Women. They're so easily led astray. Culture of Life Foundation ethicist E. Christian Brugger is full of paternal concern for the weaker sex in his response to the CDF's notification regarding Margaret Farley's book Just Love: "Three Cheers for the CDF: A Long Overdue Admonition."
Brugger starts by relating a story "we all know," the one about how dissenting theologians started tearing down the Church's moral teachings following Vatican II. "The undisputed matriarch of dissenting US Catholic ethicists," he says, "is the influential emerita professor of ethics at Yale Divinity School and Religious Sister of Mercy, Margaret A. Farley" -- who, he adds, is "an old woman now."
The CDF's notification declares that Farley's book "is not in conformity with the teaching of the Church. Consequently it cannot be used as a valid expression of Catholic teaching, either in counseling and formation, or in ecumenical and interreligious dialogue." Sr. Farley responds -- "straightforwardly," as Brugger acknowledges -- "I do not dispute the judgment that some of the positions contained within it are not in accord with current official Catholic teaching. In the end, I can only clarify that the book was not intended to be an expression of current official Catholic teaching, nor was it aimed specifically against this teaching."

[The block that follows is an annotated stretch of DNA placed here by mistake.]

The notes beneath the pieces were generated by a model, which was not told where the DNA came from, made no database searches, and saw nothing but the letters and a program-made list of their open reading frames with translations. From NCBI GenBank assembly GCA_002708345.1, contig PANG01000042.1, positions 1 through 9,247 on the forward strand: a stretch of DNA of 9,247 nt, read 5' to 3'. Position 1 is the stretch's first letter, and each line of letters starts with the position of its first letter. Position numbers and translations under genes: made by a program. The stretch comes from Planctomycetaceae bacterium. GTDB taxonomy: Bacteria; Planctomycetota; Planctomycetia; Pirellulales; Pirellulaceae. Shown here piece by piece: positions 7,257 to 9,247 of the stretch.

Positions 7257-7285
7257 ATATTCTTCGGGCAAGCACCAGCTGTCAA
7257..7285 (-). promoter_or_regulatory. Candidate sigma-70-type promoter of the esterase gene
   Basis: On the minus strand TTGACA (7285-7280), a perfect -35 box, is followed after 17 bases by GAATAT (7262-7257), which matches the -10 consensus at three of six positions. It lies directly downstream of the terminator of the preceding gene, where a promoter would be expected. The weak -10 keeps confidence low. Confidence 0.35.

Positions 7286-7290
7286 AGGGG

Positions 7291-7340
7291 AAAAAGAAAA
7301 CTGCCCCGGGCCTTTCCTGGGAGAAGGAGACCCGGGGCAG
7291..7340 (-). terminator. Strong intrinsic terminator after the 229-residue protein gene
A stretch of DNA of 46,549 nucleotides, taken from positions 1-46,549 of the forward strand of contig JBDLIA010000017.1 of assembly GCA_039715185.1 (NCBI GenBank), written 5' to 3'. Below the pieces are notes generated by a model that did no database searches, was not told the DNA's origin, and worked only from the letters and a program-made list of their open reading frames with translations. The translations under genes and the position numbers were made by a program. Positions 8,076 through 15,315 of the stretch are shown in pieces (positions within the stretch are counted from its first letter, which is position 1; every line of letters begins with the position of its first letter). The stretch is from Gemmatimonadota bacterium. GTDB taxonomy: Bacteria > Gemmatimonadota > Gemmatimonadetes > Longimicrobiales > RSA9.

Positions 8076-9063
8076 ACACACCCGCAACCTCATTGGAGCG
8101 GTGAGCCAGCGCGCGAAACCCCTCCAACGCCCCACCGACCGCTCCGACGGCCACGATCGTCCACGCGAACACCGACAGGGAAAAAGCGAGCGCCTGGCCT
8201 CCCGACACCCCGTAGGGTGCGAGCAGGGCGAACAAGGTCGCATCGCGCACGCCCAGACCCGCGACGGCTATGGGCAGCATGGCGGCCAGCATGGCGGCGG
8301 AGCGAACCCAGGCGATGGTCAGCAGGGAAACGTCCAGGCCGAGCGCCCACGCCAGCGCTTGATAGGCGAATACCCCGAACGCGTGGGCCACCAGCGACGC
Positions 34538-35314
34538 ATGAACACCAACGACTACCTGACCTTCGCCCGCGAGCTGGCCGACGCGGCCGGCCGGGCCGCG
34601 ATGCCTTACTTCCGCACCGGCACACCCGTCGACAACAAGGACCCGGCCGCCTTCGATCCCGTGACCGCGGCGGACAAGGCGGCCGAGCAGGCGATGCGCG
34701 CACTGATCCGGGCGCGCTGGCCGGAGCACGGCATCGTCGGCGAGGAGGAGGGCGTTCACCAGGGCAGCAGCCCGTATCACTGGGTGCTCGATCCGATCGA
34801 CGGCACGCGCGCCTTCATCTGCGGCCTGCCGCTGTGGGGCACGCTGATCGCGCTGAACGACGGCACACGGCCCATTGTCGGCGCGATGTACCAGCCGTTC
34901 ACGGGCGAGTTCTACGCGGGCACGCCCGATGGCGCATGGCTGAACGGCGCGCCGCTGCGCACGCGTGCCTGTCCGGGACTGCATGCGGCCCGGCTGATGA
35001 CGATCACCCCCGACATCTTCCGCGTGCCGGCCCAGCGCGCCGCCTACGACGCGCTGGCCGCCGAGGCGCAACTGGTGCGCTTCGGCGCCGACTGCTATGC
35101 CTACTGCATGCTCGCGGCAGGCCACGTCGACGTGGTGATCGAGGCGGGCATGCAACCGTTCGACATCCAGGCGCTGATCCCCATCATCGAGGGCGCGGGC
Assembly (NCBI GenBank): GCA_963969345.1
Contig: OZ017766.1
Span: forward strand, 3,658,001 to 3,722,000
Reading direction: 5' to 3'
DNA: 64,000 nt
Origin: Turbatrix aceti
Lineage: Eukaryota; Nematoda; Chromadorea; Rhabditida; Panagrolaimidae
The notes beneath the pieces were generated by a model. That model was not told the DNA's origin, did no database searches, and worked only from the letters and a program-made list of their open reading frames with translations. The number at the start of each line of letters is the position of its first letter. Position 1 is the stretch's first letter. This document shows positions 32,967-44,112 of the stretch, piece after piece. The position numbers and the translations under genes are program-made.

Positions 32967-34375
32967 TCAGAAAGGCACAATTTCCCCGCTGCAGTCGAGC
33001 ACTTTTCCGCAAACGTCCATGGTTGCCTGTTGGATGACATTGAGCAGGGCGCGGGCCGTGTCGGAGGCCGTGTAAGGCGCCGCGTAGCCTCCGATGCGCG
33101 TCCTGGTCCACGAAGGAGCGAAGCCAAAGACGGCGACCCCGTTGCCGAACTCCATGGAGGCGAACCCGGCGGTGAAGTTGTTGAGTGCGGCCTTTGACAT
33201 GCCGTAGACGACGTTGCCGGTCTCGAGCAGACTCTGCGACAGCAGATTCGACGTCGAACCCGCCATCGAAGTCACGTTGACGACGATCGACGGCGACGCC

But there's still cause for alarm, Brugger explains, because Farley "has trained and placed in academic positions a generation of gifted female Catholic ethicists sympathetic to her methods and ready to lay down their lives for her conclusions." Not bad for an old woman! You do have to wonder how the many men who have studied with Farley over the years have avoided being thus bewitched. But then, as we will see, Brugger is possibly under the impression that Farley teaches only female students. Perhaps he imagines some ladies' annex of the Yale Divinity School, where women talk about their own sexual pleasure without recourse to the Magisterium, and people still remember Geraldine Ferraro ("who?" indeed).
Yes, the situation is dire. But never fear: Rome knows about this army of loyal, "gifted" but deluded Catholic lady ethicists. "The cardinal prefect of the CDF is well aware that Sister Farley is widely considered a courageous and far-sighted and utterly integral member of the Catholic theological community. And that's how she'll be presented to credulous college freshman in classrooms throughout the English-speaking world." Will no one think of the children?
Like Brugger, I am fond of the final sentence of the notification from the CDF: "The Congregation wishes to encourage theologians to pursue the task of studying and teaching moral theology in full concord with the principles of Catholic doctrine." They're just being encouraging! But Brugger has a strong last line of his own: "I fear that this paternal and salutary admonition is likely to fall on deaf ears on the girls at Yale."
At least he didn't say "coeds."
I was once among the girls at Yale -- though I never had the pleasure of studying with Sr. Farley -- And I suspect he's right. Then, as now, I had trouble accepting salutary admonitions delivered with a condescending pat on the head. It's almost as though overt paternalism is destined to appeal only to boys -- and only to a certain type of boy, at that. But that's just my opinion, and you know how impressionable girls are.